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RE: Predicate for true lists

From: Drew Adams
Subject: RE: Predicate for true lists
Date: Sun, 8 Jul 2018 08:15:26 -0700 (PDT)

> > We should document the intended behavior, including
> > the error behavior.
> Documenting every function's behavior completely, in that function's doc 
> string or manual section, would waste not only our time, but also time spent 
> by users reading the documentation. Nobody does that, for any nontrivial GNU 
> program I'm aware of. Common sense should prevail, and "document every bit of 
> behavior" absolutism would cause more trouble than it'd cure. Thank goodness 
> we don't do that, and have never done that.

Strawman.  I never said that every function's behavior needs
to be documented completely.  Nor is the text you quoted,
"document every bit of behavior" something I said - it's
just an invention on your part.

That strawman distracts from your argument that not
documenting behavior can protect future changes from being
backward incompatible.  And it distracts from my argument
against that (misguided) argument.

First, I specifically distinguished between design (intended
behavior) and implementation (actual behavior, with bugs).
It's not at all about documenting "every bit of behavior".

And yes, this, like all documentation decisions, is always a
judgment call, and yes, such judgment calls for common sense.

The question here is whether (1) documenting error-handling
behavior in this case is useful to users and (2) whether not
documenting it somehow insulates future changes from being

My point was that not mentioning error-handling behavior
does _not_ make a future change less backward-incompatible.
We should own the current design and, yes, document it for
users.  And as Eli mentioned, if and when the design changes
we can update the documentation accordingly.

That's part (2) of the overall question - the only part I
actually addressed, as a reply to your ("absolutist"?)
statement to the contrary.

And that part (2) applies generally: No documentation
omission or spin can protect against backward compatibility.

It's a mistake to think or pretend that you're not breaking
backward compatibility just because the behavior you change
was never documented.  Compatibility is about behavior, not
just its description.

As for part (1), which I did not speak to, there is no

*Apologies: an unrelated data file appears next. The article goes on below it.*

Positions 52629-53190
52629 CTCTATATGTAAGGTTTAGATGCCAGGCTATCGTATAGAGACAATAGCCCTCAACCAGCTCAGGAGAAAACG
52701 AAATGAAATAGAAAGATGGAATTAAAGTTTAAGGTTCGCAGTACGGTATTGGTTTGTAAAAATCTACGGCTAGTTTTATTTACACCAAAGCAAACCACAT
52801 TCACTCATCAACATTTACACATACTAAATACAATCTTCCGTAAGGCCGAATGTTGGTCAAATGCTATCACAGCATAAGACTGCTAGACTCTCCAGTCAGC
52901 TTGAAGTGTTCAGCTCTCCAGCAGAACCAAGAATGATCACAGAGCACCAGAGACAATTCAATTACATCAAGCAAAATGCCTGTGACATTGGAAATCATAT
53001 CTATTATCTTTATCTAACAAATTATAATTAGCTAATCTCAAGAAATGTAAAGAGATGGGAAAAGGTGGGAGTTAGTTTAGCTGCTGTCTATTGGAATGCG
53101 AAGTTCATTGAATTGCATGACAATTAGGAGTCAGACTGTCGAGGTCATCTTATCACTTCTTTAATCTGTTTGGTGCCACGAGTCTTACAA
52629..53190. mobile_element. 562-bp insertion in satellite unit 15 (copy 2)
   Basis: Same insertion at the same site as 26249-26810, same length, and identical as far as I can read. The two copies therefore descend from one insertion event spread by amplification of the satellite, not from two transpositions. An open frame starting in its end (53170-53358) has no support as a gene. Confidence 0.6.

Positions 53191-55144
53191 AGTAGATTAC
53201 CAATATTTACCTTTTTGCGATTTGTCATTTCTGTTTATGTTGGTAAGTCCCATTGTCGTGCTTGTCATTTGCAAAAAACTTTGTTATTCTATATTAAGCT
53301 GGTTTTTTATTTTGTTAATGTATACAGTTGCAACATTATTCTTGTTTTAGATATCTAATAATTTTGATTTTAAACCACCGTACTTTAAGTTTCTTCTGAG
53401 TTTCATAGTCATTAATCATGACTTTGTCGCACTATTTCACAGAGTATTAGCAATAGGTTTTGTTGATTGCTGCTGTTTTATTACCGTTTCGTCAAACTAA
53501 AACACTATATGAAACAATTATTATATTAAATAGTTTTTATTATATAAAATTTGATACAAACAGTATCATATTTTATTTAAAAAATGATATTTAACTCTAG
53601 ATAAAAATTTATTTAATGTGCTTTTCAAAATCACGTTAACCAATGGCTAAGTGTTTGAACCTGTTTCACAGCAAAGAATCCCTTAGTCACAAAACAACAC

hard-and-fast rule.  Speaking to it now: I think it probably
is useful in this case (for `*').

But that's just one opinion, and given good counter-arguments
I might change it.  I don't feel strongly about it - I don't
much care about this particular case.  I posted my reply only
because of the wide-ranging, misleading argument you made
about doc silence protecting future changes - IOW, part (2).

Generally speaking, just because makers of non-free software
sometimes try to hide aspects of a design from users, that's
no reason why free software should do the same.  We have
nothing to hide.

That does not provide an imperative to pedantically "document
every bit of behavior" - no connection.  What it does is
remove any special incentive (commercial, "intellectual
property" related, etc.) to self-censor or otherwise not give
users info that could help them.

That we don't have a need to hide info does not imply that
we need to bore or confuse users with a wall of unhelpful

Whether this or that bit of info actually helps users, and
how much, is a judgment call, on a case-by-case basis.  There
is no imperative to pedantically document everything (about
design or implementation) that derives from the argument I
made, nor does my own opinion in this or that case produce
such an imperative.


It's probably worth being clear about another aspect of this.
It's quite possible to, by _design_, intend that some part
of the currently implemented behavior is "undefined".  In
that case, yes, there is no explicit commitment to users
about that particular bit of behavior.

My own opinion is that it can often be a good idea in such
a case to explicitly call out that that bit is undefined.
That serves as an explicit warning, of sorts, that the
behavior might well change in the future.  (Any behavior
might change in the future; this points out that this
particular behavior is undefined.)

In the case at hand, is the error-handling behavior of
arguments part of the design or just something to be
considered undefined - implemented but not really
intended?  I think, from the discussion, that it's part
of the design, but perhaps not?

But even in the case where something is considered
undefined, and even with an explicit warning about it,
a backward-incompatible change is just that - it doesn't
become less backward-incompatible just because we excluded
that part of the behavior from the design.

Backward incompatibility is about actual behavior, always.
"The design didn't really change" is not a welcome answer
to "You broke my code".  It's pretty much a cop-out.

This is not a legalistic point of view.  It's a view
centered on users.  It's not about whether the software
producer can be held liable or is better able to resist
a lawsuit.  It's about what is most useful for Emacs and
its users.

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